With the Super Bowl behind us, it's time to turn our attention to the NFL Draft and the incoming 2023 rookie class. Chris Allen discusses the pros and cons of Jahmyr Gibbs Robinson as a dynasty prospect and whether the hype is warranted.

Jahmyr Gibbs

Fantasy Outlook

No Swift. No problem.

If I had written this after Day 1 of the draft, there'd be less confidence in the projection. D'Andre Swift's presence, along with David Montgomery, limited Gibbs' expected touch count to early-down work at best. Now, the Alabama product has free reign over two-minute snaps and obvious passing downs. And Jared Goff could use the help.

Kalif Raymond, D.J. Chark, and Swift were the three pass-catchers behind Amon-Ra St. Brown in targets on third and fourth down.  And only Raymond will be back in Detroit this season. With a clear path to rushing attempts and targets from Goff, Gibbs should slot into the weekly RB2 conversation ahead of training camp. 

Way-too-early 2023 rank: Low-end RB2

It should be no surprise why NFL scouts and coaches are interested in the Alabama product. He can do it all. In his final season, you could find Gibbs on the SEC top-10 leaderboards for rushing yards, touchdowns, and kickoff return yards per attempt. His sudden acceleration made Gibbs a threat as a rusher but also as a receiver.

Bijan Robinson will hold the attention of every fantasy manager regardless of format, but Jahmyr Gibbs's skillset should not get lost in his shadow


Explosive Runner

Gibbs resolved any questions about his speed at the NFL Combine. After running a 4.36 40-yard dash, his athletic score matches the tape. He consistently displayed his patience and ability to process running angles to create explosives for Alabama. Of Gibbs’s 850 rushing yards in 2022, 466 came on attempts generating more than 15+ yards on the play. But I realize the volatility associated with such a stat. 

Gibbs notched a 27.2% explosive run rate, ranking him seventh among his positional classmates. But, as I mentioned, it was just one year after transferring to Alabama. Working behind the Crimson Tide’s offensive line allowed Gibbs to average the sixth-most yards before contact (2.93). So, a two-year sample, with any level of stability between seasons, would highlight Gibbs’s burst and vision. And he showed those skills in his final year at Georgia Tech.

Gibbs’s two-year explosive run rate sits at 24.0% ahead of other prospects getting early-round buzz, like Robinson (23.0%) and Auburn’s Tank Bigsby (22.0%). While we can’t expect to see him dashing into the end zone every week at the NFL level, he could quickly carve out a role on third downs and two-minute scenarios.

Efficient Receiver

Gibbs in open space was a nightmare for defenders. He can shift gears without notice creating highlight reels to watch on repeat. But his down-to-down efficiency gets avoided like the players trying to tackle him. However, he’s hard to miss when compared to his peers.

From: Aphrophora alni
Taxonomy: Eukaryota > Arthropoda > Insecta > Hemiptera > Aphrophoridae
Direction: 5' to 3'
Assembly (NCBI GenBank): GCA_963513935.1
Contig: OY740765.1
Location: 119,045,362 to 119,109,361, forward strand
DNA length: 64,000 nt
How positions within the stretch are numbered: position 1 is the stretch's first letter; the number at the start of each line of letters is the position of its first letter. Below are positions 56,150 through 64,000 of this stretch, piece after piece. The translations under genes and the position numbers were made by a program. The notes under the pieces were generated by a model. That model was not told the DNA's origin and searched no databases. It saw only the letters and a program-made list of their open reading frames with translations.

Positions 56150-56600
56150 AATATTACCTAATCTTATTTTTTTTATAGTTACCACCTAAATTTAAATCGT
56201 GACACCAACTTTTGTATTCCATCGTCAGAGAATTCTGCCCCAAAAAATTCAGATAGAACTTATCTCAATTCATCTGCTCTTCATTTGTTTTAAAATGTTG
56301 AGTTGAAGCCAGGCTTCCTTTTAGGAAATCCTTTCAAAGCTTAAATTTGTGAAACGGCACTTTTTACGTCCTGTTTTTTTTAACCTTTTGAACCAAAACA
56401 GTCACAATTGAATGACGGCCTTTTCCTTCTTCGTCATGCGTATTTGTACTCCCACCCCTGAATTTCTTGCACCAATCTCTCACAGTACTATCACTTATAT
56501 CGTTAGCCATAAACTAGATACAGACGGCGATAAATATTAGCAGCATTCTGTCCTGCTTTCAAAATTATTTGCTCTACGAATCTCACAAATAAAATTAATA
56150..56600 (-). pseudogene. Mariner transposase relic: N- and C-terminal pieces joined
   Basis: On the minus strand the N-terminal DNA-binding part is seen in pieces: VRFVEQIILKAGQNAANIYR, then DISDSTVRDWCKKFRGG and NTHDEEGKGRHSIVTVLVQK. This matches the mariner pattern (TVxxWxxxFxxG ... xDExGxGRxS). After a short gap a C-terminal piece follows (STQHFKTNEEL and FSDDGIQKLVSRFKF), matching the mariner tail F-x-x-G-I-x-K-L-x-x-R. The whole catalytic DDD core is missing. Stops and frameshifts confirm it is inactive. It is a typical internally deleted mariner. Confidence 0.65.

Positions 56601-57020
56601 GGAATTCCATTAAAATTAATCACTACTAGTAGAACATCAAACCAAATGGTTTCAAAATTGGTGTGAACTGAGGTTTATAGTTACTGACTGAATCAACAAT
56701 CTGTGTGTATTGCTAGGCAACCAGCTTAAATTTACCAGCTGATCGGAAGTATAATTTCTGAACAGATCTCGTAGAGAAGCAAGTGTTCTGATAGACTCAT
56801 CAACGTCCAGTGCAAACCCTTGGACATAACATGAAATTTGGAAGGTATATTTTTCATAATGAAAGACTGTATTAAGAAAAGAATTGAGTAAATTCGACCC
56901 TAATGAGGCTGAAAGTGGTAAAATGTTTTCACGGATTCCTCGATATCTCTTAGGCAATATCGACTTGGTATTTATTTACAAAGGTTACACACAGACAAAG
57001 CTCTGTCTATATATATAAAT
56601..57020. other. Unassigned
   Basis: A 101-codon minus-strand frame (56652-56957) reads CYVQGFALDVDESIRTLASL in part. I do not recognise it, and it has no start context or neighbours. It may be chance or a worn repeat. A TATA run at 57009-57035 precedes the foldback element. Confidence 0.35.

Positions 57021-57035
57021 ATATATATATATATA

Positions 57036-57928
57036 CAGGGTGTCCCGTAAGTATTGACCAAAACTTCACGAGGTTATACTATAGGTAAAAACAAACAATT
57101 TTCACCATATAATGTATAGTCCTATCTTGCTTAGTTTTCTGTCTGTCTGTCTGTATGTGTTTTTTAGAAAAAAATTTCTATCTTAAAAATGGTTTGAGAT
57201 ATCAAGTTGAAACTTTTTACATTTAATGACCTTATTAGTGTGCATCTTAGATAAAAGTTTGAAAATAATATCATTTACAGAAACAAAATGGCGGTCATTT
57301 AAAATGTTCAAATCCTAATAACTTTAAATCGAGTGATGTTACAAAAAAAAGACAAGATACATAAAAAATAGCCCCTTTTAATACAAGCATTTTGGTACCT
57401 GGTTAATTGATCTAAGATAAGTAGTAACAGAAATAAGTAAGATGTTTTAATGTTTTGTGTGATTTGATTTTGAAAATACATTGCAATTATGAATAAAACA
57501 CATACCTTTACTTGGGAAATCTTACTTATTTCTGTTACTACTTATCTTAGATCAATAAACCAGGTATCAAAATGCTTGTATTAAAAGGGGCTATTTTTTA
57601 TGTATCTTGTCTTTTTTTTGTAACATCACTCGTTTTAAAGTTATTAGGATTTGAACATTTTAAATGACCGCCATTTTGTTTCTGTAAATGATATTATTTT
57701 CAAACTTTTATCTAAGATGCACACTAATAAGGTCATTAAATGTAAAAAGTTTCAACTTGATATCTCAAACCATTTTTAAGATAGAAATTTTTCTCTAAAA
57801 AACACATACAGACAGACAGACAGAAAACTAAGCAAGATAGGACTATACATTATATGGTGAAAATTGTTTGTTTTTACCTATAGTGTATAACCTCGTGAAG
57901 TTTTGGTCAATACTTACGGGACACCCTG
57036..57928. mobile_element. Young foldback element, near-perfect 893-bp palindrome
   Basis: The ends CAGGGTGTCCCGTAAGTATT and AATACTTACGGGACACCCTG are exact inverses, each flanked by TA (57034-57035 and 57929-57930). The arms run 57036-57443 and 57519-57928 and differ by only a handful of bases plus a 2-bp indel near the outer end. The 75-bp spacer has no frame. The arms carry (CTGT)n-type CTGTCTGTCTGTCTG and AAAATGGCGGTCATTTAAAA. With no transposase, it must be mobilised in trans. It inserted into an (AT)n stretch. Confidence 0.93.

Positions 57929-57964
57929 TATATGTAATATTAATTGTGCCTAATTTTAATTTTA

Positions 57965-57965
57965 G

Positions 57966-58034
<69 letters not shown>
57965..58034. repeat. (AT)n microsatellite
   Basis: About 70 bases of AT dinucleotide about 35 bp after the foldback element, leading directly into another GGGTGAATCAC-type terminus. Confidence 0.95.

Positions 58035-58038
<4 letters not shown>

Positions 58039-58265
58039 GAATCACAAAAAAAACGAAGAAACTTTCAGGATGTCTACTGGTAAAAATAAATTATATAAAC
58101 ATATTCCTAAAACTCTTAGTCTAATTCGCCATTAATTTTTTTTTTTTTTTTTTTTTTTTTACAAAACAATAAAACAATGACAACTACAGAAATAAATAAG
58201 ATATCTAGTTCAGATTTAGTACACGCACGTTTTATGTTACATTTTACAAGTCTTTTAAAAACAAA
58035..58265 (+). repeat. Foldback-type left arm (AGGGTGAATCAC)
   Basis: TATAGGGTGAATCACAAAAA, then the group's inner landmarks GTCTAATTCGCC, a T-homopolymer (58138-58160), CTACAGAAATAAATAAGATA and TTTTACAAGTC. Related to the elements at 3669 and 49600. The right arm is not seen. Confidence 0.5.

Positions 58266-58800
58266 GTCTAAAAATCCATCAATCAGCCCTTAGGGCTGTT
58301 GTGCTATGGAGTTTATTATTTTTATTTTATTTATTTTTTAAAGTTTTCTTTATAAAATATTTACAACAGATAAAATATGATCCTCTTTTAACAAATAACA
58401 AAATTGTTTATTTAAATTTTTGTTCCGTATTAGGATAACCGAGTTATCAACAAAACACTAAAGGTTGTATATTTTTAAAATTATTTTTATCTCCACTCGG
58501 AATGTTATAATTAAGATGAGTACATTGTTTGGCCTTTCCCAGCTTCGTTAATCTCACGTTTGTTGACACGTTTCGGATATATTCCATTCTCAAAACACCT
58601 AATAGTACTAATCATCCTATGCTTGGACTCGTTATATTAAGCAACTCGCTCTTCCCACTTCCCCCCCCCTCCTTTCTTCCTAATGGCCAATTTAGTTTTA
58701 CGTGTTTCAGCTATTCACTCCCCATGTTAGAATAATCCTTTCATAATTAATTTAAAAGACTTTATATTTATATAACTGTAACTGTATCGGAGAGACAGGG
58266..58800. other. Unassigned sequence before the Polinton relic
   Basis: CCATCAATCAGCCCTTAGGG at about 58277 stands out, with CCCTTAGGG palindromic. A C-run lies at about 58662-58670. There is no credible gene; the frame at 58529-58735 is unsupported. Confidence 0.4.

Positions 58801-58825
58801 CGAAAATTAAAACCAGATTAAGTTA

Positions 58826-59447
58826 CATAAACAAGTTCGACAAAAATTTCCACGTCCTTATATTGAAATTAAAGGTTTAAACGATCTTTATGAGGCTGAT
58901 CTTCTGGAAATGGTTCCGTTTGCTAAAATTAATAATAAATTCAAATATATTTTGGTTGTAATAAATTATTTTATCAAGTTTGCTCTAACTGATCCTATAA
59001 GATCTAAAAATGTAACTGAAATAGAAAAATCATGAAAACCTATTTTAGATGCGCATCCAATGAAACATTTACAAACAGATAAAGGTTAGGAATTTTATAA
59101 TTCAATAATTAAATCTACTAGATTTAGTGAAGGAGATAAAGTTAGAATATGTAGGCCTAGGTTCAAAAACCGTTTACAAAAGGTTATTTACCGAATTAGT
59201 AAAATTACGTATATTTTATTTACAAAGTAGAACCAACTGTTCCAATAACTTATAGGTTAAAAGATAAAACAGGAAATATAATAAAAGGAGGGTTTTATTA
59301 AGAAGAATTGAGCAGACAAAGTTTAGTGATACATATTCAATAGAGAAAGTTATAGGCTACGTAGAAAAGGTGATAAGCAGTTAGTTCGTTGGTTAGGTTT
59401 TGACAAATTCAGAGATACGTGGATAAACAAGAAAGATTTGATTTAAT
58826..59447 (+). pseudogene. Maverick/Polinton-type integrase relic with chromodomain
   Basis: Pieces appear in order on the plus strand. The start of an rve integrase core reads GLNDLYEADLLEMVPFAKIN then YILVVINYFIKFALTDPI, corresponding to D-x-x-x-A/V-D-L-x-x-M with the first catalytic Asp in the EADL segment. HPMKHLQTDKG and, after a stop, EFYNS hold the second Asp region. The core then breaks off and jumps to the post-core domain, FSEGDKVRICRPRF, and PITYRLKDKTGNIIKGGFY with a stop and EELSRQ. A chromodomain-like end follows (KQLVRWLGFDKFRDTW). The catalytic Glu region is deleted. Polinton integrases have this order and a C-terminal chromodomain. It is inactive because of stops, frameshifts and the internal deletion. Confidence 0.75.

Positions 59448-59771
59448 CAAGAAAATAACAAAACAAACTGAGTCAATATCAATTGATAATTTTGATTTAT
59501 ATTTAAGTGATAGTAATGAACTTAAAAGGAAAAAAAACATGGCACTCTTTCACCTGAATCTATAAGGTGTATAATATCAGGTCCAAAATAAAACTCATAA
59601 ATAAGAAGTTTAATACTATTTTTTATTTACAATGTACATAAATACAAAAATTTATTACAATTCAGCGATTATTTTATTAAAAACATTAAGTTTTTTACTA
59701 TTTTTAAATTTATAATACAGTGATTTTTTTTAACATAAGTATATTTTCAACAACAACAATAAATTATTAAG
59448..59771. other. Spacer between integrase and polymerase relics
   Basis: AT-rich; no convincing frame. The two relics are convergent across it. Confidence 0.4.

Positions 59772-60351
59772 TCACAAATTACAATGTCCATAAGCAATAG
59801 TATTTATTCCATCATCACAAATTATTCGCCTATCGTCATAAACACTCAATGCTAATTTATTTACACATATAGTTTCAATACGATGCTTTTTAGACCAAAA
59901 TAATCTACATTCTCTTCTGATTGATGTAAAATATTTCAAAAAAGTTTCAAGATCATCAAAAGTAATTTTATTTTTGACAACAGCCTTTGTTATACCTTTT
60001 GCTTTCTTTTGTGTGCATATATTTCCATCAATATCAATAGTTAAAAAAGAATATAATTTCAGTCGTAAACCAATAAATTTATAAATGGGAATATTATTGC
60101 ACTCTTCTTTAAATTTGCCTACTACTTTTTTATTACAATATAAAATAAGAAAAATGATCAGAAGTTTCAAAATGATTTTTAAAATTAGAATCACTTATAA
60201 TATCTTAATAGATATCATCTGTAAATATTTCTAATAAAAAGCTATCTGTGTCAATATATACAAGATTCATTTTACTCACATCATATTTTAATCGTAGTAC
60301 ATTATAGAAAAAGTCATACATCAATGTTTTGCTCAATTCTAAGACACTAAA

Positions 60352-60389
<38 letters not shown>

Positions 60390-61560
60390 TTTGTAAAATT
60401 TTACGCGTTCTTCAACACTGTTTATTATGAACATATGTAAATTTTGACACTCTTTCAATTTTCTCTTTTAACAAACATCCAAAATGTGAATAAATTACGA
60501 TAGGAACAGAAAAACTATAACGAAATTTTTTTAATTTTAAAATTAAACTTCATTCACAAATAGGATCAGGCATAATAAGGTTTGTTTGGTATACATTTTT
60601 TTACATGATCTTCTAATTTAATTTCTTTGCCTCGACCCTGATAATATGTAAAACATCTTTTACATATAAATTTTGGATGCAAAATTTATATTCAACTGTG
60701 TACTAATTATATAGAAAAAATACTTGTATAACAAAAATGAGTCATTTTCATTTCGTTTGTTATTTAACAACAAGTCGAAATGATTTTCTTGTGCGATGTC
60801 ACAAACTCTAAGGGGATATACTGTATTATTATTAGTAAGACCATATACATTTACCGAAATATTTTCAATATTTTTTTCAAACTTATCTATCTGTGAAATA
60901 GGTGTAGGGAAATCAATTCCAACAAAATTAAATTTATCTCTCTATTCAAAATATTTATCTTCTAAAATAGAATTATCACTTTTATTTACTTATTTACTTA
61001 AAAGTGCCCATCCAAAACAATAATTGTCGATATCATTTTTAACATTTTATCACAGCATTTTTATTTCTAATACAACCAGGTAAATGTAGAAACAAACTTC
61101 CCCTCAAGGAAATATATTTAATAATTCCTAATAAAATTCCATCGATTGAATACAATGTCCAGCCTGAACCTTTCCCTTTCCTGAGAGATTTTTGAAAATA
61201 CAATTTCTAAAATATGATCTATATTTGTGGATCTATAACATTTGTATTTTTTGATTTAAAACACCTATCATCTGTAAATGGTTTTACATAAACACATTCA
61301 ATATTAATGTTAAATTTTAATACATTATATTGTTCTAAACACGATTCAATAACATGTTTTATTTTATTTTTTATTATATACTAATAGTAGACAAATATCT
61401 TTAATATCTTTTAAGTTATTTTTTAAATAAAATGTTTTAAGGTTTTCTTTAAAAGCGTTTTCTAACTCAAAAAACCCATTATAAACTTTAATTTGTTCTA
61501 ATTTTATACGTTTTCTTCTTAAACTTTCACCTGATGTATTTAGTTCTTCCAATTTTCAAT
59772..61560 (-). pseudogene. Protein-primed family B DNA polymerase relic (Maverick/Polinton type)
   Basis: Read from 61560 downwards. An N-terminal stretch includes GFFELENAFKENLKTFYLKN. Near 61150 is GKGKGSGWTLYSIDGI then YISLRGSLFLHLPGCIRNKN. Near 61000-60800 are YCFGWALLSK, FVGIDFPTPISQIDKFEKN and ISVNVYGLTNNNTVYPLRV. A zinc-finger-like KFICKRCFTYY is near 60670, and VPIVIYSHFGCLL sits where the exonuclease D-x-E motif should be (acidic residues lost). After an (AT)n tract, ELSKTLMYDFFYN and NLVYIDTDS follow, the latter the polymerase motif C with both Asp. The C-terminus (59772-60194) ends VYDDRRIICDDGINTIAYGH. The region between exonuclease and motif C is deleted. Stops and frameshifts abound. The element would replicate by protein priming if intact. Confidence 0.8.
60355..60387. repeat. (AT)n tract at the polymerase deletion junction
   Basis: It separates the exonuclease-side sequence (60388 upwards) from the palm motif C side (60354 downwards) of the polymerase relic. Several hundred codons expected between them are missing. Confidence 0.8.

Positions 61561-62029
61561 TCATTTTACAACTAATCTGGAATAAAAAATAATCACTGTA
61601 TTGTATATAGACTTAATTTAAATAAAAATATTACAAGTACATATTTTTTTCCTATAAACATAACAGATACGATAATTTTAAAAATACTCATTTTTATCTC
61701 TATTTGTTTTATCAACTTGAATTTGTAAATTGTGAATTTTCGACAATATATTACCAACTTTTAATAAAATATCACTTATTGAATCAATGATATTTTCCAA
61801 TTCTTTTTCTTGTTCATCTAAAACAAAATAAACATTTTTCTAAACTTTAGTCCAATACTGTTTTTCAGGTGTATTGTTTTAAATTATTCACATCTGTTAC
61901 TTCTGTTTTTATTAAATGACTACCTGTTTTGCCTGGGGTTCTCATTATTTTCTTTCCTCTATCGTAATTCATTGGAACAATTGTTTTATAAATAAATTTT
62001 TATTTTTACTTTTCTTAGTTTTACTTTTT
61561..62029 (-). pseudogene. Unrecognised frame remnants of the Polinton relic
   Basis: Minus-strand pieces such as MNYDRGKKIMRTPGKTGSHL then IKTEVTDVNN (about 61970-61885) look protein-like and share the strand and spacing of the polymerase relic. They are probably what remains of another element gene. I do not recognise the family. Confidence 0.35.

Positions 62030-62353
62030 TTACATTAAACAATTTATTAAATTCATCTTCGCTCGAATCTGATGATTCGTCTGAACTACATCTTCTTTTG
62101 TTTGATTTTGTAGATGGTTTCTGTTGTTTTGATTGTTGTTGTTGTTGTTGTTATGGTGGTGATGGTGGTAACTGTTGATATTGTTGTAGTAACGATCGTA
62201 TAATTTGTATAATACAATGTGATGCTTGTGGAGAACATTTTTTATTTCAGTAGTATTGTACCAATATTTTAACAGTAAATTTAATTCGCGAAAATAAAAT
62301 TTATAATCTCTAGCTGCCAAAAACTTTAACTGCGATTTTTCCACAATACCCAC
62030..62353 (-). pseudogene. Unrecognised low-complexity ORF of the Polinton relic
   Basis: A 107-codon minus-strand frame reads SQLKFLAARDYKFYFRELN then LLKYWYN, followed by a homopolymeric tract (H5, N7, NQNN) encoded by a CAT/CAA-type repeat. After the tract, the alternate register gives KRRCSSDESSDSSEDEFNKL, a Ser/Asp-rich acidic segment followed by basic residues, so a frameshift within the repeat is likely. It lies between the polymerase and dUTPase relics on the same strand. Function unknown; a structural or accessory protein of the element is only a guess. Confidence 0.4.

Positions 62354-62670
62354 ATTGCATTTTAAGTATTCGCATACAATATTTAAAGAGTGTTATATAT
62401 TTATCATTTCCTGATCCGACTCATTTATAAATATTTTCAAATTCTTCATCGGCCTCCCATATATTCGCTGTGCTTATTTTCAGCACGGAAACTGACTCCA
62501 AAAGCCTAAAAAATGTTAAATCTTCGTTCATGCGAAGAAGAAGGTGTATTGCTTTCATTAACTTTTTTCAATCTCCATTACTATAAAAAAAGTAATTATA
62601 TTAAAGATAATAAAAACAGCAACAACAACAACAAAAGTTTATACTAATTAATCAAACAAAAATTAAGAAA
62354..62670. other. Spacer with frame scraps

gibbs stats

 Gibbs’s had the team's third-highest targets per route run in 2022 (0.21). Against the other RBs in the class, he’s tied for first, and his efficiency as a receiver commanded more looks. Only Kenny McIntosh (2.42) has more yards per route run (YPRR) than Gibbs at 1.62. And with a positive aDOT (1.3), it’s safe to assume Gibbs has some route running to his game.

With concerns about his size, Gibbs can work alongside an early-down plodder and still be a valuable fantasy asset as a rookie. And as a functional runner, using zone-blocking concepts would enable teams to rotate him in without tipping their hand.


Doesn’t Fit An Every-Down Mold

Uncreative coaches or GMs might have a tough time slotting Gibbs into their offense due to his size. At 5’9” and 199 lbs., questions about his pass-blocking or if he can churn out extra yards will come up over the next month. And Gibbs will have a tough time answering them.

I took a two-year sample, and Gibbs fell into the bottom half in a couple of key metrics. His inability to fight through first contact wasn’t a constant issue, but you can find some plays he’d want back

However, stats like yards after contact (YAC) per attempt and forced missed tackle rate doesn’t correlate to fantasy success. And his coaches at the next level will aid in his development to work through arm tackles and pick up those critical 1-2 yards. Ultimately, it comes down to which team selects him before we can speculate on his role.

Fantasy Impact

We all know what we’re getting with Gibbs as a prospect. His high-end receiving skillset instantly puts him on the mid-range RB2 radar, as his Underdog ADP sits at the 5-6 turn. Plus, his minor deficiencies as a rusher won’t typecast him as a change-of-pace back only. 

We've talked endlessly about rookie running backs making an immediate impact, so go get your hands on Gibbs in your UnderDog drafts and get a 100% deposit match of up to $100 below.

His dual-threat talent solidifies him as the RB2 for this class in dynasty formats. Few have the same blend of fluidity and burst necessary to carry early-round opportunity cost in rookie drafts. But his landing spot will give us more insight into projected usage, as any concerns about his size will be made clear by whichever veterans he gets paired with to start his career.

Dynasty Rookie Profile